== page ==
Children in physical education classes, special education classes, and rehabilitation programs have extremely varied abilities and deficits in motor tasks. Among the problems faced by the teachers, therapists, and other specialists is the identification of the underlying mechanisms that produce the problems observed in these children. In addition, teachers and others must design an appropriate intervention strategy. This paper discusses two approaches being used to study the underlying systems and computations that contribute to the control and regulation of movement. The systems approach focuses on the problems that children with specific pathologies have in regulating their balance and equilibrium. The computational or modular approach addresses the motor deficits observed in certain children in terms of three possible computational units: timing, force production, and motor sequencing. These approaches may provide additional techniques for identifying the pathology underlying the behavioral deficits of children with motor impairment. Also, with these tools it may be possible to design alternative programs that will address the causes as well as the effects of the deficits observed in certain groups of children.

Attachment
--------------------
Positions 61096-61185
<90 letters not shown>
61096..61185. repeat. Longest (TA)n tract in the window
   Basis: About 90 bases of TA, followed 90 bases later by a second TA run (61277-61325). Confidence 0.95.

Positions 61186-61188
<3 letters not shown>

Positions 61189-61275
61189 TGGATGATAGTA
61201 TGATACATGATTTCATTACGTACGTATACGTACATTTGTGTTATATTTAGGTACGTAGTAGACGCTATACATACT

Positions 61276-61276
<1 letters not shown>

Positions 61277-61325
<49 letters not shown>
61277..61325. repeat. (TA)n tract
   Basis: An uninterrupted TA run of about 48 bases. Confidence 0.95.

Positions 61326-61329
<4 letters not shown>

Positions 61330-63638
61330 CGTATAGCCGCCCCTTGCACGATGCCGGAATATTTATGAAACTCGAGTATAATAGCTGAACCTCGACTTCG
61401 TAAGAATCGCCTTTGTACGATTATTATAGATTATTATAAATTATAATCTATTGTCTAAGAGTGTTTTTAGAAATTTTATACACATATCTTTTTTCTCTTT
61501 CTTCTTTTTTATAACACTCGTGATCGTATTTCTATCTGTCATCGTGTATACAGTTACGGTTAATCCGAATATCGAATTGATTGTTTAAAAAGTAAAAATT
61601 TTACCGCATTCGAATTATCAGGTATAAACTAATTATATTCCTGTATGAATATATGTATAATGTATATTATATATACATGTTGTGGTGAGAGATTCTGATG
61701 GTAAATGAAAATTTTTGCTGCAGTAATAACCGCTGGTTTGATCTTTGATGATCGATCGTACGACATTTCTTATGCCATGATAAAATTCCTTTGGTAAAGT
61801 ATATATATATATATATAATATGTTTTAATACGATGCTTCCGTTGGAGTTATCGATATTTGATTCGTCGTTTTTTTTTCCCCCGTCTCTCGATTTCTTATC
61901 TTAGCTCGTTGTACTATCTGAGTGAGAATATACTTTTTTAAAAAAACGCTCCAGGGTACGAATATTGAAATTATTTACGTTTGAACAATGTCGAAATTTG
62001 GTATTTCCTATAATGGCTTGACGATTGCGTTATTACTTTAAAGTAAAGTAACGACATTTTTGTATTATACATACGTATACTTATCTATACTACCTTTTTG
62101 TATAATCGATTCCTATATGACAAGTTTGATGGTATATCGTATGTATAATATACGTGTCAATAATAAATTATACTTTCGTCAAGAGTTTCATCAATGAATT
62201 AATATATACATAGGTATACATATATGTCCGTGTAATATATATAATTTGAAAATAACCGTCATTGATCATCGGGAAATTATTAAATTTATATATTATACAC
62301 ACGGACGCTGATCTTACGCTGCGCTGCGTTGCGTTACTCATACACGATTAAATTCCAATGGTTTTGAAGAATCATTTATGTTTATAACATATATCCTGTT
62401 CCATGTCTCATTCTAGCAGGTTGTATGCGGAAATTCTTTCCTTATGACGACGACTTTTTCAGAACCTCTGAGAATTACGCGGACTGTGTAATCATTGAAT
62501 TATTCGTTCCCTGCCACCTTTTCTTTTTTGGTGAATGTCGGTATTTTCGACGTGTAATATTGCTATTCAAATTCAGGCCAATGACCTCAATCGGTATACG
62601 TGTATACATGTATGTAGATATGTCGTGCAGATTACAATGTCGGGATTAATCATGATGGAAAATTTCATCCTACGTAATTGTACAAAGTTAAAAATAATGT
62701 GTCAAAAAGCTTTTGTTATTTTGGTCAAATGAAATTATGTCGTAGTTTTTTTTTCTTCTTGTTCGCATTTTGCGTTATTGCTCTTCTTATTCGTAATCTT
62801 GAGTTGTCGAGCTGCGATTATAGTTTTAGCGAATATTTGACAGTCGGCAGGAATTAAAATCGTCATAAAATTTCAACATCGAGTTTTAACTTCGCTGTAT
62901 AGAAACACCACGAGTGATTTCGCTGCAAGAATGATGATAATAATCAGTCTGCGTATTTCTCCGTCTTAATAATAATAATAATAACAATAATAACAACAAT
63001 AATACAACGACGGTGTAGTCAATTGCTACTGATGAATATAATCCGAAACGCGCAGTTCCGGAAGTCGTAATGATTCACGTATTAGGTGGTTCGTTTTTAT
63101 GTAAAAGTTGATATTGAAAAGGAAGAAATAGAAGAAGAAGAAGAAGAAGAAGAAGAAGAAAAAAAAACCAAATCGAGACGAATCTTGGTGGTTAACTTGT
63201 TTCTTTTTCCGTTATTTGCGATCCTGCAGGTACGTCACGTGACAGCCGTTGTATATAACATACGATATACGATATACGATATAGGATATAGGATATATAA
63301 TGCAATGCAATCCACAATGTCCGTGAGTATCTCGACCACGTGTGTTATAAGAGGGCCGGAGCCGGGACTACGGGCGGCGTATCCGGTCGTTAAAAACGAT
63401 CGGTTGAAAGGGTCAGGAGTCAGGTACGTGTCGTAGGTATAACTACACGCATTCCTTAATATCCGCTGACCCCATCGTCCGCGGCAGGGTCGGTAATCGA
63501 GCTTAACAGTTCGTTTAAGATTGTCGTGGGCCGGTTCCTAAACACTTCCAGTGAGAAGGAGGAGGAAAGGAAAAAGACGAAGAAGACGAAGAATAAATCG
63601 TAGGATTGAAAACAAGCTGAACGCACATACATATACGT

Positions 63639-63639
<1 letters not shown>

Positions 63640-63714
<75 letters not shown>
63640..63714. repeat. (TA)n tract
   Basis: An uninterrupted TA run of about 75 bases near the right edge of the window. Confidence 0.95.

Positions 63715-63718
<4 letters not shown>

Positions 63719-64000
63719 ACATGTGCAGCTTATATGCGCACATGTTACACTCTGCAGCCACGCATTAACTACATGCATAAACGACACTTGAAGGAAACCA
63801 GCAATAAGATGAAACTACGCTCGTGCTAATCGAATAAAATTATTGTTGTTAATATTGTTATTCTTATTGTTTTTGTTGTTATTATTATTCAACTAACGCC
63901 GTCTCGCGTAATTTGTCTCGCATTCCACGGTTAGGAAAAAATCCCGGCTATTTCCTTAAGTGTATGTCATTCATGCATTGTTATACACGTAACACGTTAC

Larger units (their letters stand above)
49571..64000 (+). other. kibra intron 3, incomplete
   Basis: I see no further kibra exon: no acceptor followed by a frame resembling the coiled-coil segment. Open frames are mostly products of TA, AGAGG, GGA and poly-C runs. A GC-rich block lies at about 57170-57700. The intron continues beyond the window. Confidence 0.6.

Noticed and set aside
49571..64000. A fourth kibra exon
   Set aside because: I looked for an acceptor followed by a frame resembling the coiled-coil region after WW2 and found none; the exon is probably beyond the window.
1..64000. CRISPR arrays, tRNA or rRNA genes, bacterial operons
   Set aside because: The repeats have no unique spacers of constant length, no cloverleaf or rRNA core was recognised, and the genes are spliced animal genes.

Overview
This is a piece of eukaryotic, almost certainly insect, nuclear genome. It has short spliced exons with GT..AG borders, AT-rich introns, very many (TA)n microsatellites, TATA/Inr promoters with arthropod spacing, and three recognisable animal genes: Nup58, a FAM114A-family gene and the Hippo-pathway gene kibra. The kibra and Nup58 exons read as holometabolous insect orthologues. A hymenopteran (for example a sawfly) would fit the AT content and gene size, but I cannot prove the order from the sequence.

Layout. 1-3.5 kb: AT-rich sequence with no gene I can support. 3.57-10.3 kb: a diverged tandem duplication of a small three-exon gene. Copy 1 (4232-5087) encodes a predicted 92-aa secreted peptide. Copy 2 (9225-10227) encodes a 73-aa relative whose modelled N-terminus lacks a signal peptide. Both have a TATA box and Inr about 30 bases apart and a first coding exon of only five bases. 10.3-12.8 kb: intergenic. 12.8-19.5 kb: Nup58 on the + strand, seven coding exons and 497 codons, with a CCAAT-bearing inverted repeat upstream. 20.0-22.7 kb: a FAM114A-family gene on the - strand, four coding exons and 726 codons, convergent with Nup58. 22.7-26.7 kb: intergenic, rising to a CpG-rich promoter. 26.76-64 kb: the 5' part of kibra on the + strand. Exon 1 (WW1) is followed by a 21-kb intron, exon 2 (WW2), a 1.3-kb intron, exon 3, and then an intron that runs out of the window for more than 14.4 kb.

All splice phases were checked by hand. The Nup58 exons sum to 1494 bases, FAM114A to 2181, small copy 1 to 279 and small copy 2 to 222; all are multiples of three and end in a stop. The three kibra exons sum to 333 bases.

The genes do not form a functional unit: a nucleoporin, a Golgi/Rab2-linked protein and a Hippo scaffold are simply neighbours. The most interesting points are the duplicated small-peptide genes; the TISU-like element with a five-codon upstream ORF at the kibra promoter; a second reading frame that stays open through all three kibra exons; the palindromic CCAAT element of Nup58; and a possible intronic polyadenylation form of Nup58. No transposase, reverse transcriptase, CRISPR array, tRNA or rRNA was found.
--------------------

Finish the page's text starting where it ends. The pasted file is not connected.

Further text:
The authors are with the Department of Exercise and Movement Science at the University of Oregon, Eugene, OR 97403-1240, and also at the Institute of Neuroscience at Oregon.